Thrill-seeking engineers are now taking advantage of new propulsion systems in their mission to scare people to death. Top Thrill Dragster, at Cedar Point Amusement Park in Sandusky, OH—the world's largest and fastest roller coaster—uses a hydraulic launch system to hurtle passengers from 0 to 120 mph in the 4-second launch period and to pull the 16 passenger trains up a 420-ft hill. Thanks to PLCs and an advance monitoring system, up to six trains can run on the tracks at the same time.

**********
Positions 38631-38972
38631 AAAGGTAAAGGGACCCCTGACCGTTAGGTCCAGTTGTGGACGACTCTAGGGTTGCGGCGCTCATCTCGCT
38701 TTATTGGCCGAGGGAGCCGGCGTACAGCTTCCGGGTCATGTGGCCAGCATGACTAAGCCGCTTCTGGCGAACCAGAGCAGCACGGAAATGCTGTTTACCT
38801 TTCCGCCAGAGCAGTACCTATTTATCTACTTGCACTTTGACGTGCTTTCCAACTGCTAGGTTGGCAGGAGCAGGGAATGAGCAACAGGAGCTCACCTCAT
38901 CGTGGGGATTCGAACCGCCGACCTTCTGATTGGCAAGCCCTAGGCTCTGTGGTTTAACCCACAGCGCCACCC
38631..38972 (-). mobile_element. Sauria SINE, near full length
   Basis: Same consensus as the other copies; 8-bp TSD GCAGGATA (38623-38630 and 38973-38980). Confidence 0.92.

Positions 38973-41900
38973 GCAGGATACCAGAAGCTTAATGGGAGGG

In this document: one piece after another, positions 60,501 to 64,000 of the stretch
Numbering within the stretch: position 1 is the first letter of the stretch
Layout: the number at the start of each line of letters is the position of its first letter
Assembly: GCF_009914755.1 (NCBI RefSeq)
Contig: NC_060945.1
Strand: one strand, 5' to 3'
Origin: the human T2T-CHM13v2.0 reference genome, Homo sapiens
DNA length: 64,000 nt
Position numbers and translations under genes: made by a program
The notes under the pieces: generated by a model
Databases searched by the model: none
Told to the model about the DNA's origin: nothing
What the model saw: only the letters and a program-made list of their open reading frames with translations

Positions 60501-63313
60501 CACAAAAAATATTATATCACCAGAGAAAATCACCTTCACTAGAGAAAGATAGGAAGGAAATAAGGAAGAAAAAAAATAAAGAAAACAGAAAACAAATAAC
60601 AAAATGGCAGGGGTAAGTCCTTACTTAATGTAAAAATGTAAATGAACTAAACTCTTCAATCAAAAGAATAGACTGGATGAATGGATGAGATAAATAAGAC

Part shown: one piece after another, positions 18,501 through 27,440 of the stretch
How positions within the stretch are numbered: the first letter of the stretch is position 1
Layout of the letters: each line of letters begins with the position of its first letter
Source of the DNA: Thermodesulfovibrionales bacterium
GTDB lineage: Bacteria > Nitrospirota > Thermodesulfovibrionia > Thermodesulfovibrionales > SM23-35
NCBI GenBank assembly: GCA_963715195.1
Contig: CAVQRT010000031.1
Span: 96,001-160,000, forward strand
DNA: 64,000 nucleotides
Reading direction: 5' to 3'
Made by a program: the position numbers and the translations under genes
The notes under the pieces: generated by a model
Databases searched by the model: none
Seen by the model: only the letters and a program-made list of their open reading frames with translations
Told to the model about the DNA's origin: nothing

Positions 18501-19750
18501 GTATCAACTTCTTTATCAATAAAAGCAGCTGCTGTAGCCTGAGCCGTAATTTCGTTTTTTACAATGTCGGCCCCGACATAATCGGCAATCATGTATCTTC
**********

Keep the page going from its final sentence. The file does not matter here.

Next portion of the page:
For industrial control applications, or even a simple assembly line, that machine can go almost 24/7 without a break. But what happens when the task is a little more complex? That’s where the “smart” machine would come in. The smart machine is one that has some simple (or complex in some cases) processing capability to be able to adapt to changing conditions. Such machines are suited for a host of applications, including automotive, aerospace, defense, medical, computers and electronics, telecommunications, consumer goods, and so on. This discussion will examine what’s possible with smart machines, and what tradeoffs need to be made to implement such a solution.